What I always enjoyed about this recording is how the entire band sounded like they were being pumped through an experimental electronic tube especially the drummers. As an overall effort the Dead were operating on/at a very high plane, the atmosphere is unlike any other show I’ve heard – making this night uniquely special and forever memorable.
Recorded by Bear (Owsley Stanley) who also wrote the liner-notes reminiscing about this show and The Allman Brothers opening for the Dead and what an inspiration the Allman’s were, going on to say how fantastic The Brothers were. Owsley closes his touching notes opining “listening to these tapes again after so many years (this three CD set was first released in 1996) was a real treat for me, remembering what a good time we all had in those early days of youth and hijinks. Owsley additionally explains why the songs from “History of the Grateful Dead, Vol. 1 (Bear’s Choice,) were not included on this box-set; “the suits have their rules about copyrights and such, I would like to be able to present these shows the way they were, but I guess we must make do with what we have.”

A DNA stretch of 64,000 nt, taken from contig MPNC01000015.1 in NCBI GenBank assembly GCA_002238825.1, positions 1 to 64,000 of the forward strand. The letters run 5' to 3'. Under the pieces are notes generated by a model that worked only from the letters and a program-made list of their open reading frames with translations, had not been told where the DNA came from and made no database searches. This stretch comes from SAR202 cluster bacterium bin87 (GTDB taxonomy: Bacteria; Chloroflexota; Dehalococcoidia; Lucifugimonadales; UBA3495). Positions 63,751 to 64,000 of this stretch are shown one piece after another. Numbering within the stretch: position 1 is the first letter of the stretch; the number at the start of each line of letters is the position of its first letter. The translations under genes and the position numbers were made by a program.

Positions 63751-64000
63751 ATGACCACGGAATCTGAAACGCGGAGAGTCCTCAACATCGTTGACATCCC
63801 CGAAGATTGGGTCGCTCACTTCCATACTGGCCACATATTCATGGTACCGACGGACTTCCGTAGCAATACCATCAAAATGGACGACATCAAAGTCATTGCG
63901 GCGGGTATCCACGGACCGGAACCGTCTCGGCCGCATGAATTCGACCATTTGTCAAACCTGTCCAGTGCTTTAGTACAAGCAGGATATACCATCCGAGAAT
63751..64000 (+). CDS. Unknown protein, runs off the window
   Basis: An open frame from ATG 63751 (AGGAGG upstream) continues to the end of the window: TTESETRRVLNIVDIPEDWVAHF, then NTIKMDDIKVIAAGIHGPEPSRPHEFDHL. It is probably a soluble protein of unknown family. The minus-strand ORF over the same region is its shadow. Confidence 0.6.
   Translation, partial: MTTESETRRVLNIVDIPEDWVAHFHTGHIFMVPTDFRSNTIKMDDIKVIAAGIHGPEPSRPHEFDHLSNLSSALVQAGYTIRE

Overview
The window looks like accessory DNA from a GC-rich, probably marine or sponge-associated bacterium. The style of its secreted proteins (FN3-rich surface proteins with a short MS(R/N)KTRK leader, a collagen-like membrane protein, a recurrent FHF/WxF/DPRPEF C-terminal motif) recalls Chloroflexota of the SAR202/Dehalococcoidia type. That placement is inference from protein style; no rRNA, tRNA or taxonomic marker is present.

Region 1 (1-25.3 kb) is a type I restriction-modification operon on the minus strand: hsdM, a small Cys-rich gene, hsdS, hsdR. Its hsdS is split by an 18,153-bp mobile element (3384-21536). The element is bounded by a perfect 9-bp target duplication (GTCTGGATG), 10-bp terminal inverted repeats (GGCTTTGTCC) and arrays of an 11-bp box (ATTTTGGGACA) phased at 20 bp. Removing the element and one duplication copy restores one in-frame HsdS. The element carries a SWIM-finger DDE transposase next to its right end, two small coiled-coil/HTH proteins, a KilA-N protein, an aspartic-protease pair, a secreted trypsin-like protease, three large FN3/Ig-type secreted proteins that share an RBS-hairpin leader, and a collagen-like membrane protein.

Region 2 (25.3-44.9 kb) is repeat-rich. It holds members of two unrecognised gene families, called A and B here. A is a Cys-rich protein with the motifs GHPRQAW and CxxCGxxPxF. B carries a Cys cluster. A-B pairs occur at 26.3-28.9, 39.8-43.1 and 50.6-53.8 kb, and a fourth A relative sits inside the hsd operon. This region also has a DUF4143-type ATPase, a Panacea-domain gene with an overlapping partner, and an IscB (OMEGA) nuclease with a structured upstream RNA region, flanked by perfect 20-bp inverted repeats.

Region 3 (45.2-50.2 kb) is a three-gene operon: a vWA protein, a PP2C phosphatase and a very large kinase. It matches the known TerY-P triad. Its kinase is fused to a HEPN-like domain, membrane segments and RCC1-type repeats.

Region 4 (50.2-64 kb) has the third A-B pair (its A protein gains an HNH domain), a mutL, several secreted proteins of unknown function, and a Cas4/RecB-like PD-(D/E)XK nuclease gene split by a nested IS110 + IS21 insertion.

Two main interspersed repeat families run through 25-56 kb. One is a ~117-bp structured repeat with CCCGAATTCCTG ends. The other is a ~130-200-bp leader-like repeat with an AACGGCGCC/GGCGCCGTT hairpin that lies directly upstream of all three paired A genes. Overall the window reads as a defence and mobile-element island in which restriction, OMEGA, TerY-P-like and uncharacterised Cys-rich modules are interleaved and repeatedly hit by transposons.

Musicians: Jerry Garcia – lead guitar, vocals, Mickey Hart – drums, Bill Kreutzmann – drums, Phil Lesh – bass, vocals, Ron McKernan – organ, percussion, vocals, Bob Weir – guitar, vocals
The rear cover of the CD carries the following message. Caveat Emptor: This compact disc has been digitally remastered directly from the original half-track 7.5 ips analog tape. It is a snapshot of history, not a modern professional recording, and may therefore exhibit some technical anomalies and the unavoidable effects of the ravages of time.

For sixteen years Bob Putignano has been pivotal at WFDU with his Sounds of Blue radio show (Mon. & Wed. 9am-1pm) – Previously a senior contributing editor at Blues Revue, Blueswax, and Goldmine magazines, currently the Music Editor for the Yonkers Tribune - &'s Music Reviews/bobs music reviews/ Bob was the 2003 recipient of the “Keeping the Blues Alive” award (given by the Blues Foundation in Memphis) for his achievements in radio broadcasting.
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Bob Wed. & Fri. 9am-1pm: Now celebrating 15 + years on the air in the NYC area Music Editor:, &'s Music Reviews/bobs music reviews/